My take subwoofer speed;
Somewhat like porn, except in this case ... you know it when you hear it
Terms like "speed", "tight", "taught" "quickness", or more maybe appropriately "well defined, well delineated, transparent or high resolution bass".... etc, enthusiasts, savvy or otherwise will continue to use the terms.
The time domain.
It's a function of several elements. But as mentioned, it's the time domain that's key to the subjective appeal of subwoofer speed. It's a well executed and capable sub design that's matched ideally in time/signal alignment with the octaves above. As Bill stated, material like a bass guitar has complex variety of harmonics, ... all of which must be aligned in time for an accurate portrayal of the instrument.
A kick drum, a rock kick drum heavily EQ'd may have a spectrally diverse set of components. Typically boom, smack, click .. is often what engineers may use when discussing it. Anyway, artificial or not, it's ideal if it's all aligned upon the wave-launch into the room. If the time alignment is off, the subjective component lost is speed, definition, spectral delineation.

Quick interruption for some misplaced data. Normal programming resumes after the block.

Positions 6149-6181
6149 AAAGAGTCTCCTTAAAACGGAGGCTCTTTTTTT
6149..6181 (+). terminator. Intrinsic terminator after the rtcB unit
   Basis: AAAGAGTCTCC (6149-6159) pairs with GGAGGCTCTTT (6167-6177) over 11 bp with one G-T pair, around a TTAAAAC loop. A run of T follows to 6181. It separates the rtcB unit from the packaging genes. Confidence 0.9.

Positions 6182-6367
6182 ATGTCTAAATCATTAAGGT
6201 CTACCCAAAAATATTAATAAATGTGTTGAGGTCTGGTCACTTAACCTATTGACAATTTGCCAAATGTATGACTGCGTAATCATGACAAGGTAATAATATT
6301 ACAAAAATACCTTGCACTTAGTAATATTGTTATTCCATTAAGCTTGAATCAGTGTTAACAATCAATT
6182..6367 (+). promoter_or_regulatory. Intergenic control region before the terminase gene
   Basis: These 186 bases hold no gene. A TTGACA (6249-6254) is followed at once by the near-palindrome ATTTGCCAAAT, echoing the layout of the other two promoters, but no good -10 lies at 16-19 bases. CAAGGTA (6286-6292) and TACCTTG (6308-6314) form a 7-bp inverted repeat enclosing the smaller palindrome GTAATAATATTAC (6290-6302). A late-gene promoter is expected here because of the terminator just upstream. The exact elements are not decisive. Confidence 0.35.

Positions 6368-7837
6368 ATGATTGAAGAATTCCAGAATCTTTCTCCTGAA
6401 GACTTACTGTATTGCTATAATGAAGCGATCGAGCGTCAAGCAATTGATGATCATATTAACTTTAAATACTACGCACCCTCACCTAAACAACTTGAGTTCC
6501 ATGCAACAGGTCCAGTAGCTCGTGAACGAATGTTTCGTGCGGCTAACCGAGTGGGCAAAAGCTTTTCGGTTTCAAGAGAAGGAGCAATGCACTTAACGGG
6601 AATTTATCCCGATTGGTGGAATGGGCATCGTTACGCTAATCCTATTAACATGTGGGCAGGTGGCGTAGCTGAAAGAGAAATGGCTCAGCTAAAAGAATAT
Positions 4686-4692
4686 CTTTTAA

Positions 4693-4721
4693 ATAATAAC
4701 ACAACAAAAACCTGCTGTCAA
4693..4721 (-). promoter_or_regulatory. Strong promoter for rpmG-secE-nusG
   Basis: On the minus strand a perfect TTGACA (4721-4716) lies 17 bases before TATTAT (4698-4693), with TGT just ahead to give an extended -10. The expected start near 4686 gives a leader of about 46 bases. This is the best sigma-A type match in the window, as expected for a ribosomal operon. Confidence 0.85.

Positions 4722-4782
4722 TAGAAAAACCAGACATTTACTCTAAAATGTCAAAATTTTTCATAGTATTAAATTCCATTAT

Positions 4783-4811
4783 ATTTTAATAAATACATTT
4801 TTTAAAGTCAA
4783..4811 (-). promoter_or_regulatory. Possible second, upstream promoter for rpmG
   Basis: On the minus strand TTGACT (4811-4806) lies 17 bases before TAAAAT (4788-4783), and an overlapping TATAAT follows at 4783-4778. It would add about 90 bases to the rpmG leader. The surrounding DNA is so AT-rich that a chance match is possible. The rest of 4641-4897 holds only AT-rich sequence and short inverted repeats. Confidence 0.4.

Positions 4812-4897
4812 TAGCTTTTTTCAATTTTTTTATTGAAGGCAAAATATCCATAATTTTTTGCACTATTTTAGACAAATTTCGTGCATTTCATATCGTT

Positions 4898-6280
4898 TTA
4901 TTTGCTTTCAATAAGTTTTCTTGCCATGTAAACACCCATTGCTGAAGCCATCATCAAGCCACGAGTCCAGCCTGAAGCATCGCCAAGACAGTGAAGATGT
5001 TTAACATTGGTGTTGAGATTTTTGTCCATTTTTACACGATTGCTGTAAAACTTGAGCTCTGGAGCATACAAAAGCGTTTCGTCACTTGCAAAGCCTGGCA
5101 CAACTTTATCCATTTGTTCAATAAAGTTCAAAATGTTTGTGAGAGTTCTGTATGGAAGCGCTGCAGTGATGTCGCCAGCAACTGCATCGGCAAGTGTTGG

On the room side, there's a host of acoustic distortions .. that can easily corrupt the signal that was so well aligned aligned a short time ago. SBIR or any destructive acoustic influence can easily null an important spectral component of the kick drum/bass guitar,..so care must be taken. Also, a room's decay characteristics are of paramount importance in subjective appeal for speed, definition and tightness. Unfortunately, decay characteristics for the bottom octaves are contraindicated for the midband and upper freqs (but there's steps that mitigate this issue).
Finally, the system's capability comes into play. Velocity has been mentioned, as has ringing. Maintaining adequate system headroom with multiple drivers, so that each driver moves slower (yes slower
) for a given freq/given level .... thus lowering potential non-linearity and the artifacts contained therein.